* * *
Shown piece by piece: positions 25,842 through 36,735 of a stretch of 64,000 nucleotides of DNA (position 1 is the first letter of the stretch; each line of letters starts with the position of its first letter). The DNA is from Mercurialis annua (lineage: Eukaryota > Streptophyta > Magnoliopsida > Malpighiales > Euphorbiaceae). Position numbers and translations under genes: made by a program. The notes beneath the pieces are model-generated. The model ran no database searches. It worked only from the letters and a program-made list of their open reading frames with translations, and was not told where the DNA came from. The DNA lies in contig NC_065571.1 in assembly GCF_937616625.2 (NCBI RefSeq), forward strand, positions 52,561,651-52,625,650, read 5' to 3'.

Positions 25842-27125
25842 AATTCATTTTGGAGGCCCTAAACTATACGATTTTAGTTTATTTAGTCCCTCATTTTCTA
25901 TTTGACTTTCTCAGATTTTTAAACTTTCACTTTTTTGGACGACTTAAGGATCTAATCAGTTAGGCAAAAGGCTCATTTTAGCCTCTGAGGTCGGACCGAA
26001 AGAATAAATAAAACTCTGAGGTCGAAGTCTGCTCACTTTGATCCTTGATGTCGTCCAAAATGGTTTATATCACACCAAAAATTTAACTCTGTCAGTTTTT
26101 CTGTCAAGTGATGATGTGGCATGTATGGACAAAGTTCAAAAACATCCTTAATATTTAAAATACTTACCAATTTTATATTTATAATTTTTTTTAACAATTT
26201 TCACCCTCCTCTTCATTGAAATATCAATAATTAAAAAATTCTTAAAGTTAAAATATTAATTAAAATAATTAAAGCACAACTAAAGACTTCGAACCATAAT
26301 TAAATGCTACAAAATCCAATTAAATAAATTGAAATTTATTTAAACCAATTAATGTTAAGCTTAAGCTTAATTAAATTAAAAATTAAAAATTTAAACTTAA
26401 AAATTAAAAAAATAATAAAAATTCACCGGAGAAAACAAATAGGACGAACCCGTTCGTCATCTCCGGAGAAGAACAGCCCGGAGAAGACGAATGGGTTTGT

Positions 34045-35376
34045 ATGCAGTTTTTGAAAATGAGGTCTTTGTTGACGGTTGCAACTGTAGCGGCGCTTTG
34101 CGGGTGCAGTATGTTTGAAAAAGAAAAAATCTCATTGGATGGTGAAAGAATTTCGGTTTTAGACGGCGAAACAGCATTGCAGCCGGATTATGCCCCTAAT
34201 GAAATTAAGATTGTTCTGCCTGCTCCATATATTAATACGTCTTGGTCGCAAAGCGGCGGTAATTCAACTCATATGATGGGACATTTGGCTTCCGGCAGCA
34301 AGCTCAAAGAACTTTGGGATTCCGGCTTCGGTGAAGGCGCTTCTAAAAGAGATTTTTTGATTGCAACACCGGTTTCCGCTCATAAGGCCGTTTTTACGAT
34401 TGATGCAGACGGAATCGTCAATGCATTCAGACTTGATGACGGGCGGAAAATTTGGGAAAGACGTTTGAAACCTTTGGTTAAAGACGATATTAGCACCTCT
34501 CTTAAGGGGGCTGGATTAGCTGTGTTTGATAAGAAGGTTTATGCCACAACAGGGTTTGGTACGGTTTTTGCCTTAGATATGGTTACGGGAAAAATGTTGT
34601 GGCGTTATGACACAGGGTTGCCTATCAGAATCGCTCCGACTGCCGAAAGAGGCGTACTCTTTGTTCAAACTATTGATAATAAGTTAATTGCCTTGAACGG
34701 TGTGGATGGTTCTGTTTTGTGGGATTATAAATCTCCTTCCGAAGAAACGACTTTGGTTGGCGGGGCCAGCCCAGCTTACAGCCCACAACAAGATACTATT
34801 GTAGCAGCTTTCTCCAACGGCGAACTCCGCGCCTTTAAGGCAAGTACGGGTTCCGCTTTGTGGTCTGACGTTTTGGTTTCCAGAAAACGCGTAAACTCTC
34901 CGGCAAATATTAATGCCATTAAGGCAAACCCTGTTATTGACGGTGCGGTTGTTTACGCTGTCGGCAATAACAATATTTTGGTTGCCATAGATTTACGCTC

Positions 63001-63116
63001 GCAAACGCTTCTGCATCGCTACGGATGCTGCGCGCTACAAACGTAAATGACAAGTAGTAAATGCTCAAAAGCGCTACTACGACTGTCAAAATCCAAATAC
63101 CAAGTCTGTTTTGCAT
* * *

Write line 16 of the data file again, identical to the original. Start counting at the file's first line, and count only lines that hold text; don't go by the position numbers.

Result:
34501 CTTAAGGGGGCTGGATTAGCTGTGTTTGATAAGAAGGTTTATGCCACAACAGGGTTTGGTACGGTTTTTGCCTTAGATATGGTTACGGGAAAAATGTTGT